WASHINGTON (Reuters) - The Obama administration on Monday proposed hiring more prosecutors to pursue intellectual property crimes in the new budget as the entertainment industry pressures the Justice Department to crack down on copyright infringement and counterfeiting.
The overall proposed 2013 budget for the Justice Department was flat, $27.1 billion in discretionary spending, with officials shuffling funds to address the biggest priorities since there is little appetite in Congress to increase spending in light of recent $1 trillion-plus deficits.
Still, the Justice Department asked Congress for $5 million to hire 14 new employees, including nine attorneys, to focus on intellectual property crimes. Last year, the administration sought $3 million for six new hires but Congress refused.
“We’ve had an increase in the number of cases that we’re dealing with in IP (intellectual property),” Deputy Attorney General James Cole told reporters. “We think this is an area that really needs some focus and some efforts and increases in the future.”
Last month U.S. prosecutors accused one of the most heavily-trafficked websites in the world, Megaupload, of peddling copyrighted movies, television shows and music and earning tens of millions of dollars from the alleged scheme.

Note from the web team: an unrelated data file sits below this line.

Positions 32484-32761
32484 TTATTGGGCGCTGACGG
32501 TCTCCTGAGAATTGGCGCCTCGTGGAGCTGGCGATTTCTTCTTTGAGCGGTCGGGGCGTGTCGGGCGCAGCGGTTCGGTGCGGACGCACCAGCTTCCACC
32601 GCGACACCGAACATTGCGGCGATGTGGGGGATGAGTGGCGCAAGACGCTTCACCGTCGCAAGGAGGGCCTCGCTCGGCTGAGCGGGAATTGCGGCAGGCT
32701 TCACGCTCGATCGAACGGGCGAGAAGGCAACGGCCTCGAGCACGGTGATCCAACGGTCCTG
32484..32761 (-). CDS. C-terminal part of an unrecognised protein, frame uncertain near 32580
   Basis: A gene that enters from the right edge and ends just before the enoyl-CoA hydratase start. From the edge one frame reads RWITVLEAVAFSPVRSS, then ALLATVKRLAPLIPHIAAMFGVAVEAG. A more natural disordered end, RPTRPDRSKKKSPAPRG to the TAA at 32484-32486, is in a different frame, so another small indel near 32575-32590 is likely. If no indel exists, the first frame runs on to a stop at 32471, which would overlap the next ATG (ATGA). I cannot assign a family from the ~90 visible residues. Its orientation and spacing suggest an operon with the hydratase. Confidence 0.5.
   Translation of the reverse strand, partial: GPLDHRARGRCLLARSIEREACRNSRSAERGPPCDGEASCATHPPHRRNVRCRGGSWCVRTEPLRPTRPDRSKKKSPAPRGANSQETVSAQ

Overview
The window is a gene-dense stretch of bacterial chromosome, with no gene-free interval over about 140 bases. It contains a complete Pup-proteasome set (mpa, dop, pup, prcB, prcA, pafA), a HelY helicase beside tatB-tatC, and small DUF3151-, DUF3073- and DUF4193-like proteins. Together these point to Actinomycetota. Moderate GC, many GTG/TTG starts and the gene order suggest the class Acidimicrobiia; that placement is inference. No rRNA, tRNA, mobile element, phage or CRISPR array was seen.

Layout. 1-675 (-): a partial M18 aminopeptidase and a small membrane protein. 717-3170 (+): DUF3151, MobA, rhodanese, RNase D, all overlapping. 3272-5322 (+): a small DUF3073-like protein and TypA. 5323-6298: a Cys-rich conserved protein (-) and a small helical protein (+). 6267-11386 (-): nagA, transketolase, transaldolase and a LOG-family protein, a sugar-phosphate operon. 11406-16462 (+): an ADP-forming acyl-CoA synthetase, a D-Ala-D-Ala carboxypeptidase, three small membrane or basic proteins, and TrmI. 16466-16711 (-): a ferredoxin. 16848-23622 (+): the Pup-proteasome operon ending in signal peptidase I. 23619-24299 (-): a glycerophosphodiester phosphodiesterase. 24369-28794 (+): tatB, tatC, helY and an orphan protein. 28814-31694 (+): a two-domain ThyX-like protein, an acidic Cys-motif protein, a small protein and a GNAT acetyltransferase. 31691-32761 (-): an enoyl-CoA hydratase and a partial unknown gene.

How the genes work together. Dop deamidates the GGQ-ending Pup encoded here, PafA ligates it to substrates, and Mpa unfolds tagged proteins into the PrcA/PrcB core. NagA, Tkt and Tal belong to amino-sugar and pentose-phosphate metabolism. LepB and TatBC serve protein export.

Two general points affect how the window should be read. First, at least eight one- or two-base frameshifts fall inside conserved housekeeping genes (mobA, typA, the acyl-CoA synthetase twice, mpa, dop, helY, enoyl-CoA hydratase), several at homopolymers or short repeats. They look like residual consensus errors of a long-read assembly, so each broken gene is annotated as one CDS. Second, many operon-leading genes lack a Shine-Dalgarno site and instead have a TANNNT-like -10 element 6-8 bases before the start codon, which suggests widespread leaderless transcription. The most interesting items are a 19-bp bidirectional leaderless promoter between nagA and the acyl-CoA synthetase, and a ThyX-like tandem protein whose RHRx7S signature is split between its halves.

If the budget request is approved by Congress, the team would grow to 34. The entertainment industry has been pushing the administration to do more, and efforts to pass new legislation to crack down further on such crimes has stalled.
Separately, the Obama administration dropped its previous budget request to buy a prison in Illinois that would have been used to house terrorism suspects currently incarcerated at the U.S. military prison at Guantanamo Bay, Cuba.
The White House and Congress have been at loggerheads over where to detain and prosecute the suspects, including the accused mastermind of the September 11, 2001 attacks, Khalid Sheikh Mohammed. The administration had hoped to buy a facility in Thomson, Illinois but Congress has refused to pay for it.
“We’re still trying to work with Congress to see if we can get funding for it and get approvals for it, it’s certainly still part of what we think is a necessary add-on to the Bureau of Prison system for high security and that kind of level of incarceration,” Cole said.
Reporting By Jeremy Pelofsky; Editing by Cynthia Osterman